Writers Need Friends

Being an artist is hard. I don’t have to tell you that. There is so much rejection and so many unexpected tiny cuts to your confidence and determination. It seems like successes are so rare and fleeting.

Yet, when you gather a group of other artists around you — and it doesn’t even have to be in your own art — you have strength in numbers. Screenwriters, poets, musicians, visual artists and audio artists are all fighting the good fight. When they are your friends though… you can rejoice in the battles they win as well. There have been so many days when I have tried to convince myself that the work is pointless. Then I stumble on new work by friends, an essay that guts me, a song that takes my breath away, a cartoon that I can’t stop turning over in my mind and I’m inspired again. You all know who you are. I can barely articulate how grateful I am that your work keeps me going.

I am even more grateful when a friend in another genre collaborates with my work and the resulting collision takes me somewhere new and at a breathless pace. Friendship should be a journey, but I love it best when its an adventure.

So I’m not ashamed to say that I wept when I listened to the surprise recording Xe Sands sent me last night. She is like listening to my subconscious only without the filters. When Xe reads my writing, I find myself holding my breath, hearing not just what I wrote, but what I meant and didn’t quite admit to myself.

I thought it would be so much easier to write once I got home and when it wasn’t I thought it would be easier when I settled and when it wasn’t then maybe when I had some work and didn’t have to worry as much about money and when it still wasn’t easier I had to admit that it just doesn’t get any easier.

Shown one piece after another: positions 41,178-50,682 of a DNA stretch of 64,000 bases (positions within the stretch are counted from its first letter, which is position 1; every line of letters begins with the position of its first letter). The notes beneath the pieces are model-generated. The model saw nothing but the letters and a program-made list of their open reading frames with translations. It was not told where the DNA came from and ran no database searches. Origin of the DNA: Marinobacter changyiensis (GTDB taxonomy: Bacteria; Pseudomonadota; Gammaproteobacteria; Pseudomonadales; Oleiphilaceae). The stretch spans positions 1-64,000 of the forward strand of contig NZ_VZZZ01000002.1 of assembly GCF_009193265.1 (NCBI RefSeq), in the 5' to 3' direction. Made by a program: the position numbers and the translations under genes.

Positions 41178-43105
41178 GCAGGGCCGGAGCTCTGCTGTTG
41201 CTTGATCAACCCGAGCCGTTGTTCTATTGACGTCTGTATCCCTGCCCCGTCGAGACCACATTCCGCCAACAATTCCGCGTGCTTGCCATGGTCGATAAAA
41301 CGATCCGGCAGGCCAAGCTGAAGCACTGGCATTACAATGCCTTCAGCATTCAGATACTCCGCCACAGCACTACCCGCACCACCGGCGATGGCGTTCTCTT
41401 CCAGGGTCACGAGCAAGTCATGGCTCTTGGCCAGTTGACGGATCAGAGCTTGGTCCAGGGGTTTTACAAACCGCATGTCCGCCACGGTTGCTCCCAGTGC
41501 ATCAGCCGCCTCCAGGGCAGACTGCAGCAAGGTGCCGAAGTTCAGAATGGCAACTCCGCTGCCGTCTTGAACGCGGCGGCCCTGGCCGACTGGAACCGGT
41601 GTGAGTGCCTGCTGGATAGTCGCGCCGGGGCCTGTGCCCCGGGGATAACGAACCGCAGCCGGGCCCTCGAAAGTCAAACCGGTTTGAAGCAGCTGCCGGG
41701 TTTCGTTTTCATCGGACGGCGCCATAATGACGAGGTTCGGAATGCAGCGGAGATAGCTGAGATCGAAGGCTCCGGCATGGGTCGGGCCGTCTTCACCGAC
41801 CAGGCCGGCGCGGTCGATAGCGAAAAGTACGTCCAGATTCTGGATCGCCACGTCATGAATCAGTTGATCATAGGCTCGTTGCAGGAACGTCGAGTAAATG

I’m barely writing, but Xe reminded me that every little bit counts if you make it count. Listen to her read, I think you’ll understand what I’m saying. I’m suddenly not just grateful to be home, but for all of you.


Literary Nightshade...?

Finding an agent has been nothing like anyone told me it would be. I was never discovered online or in a literary magazine. I was never plucked from the slush pile and propelled into my future. I really haven’t sent out hundreds of queries over the years… I’ve sent out many, but I’ve stockpiled my writerly rejections in other ways than in queries. I just have my own brand of weird luck, good and bad.

LIFT had two agents. The first abandoned the project as a proposal. He wanted a book focused on surviving as a woman in the “man’s” world of falconry. He wanted to call the book “Sky Trials”.  It wasn’t the book I wanted to write, but I was so thrilled to have an agent that I would do anything to please him. I tried to write what he wanted anyway and not surprisingly, he hated what I wrote him and stopped answering his phone.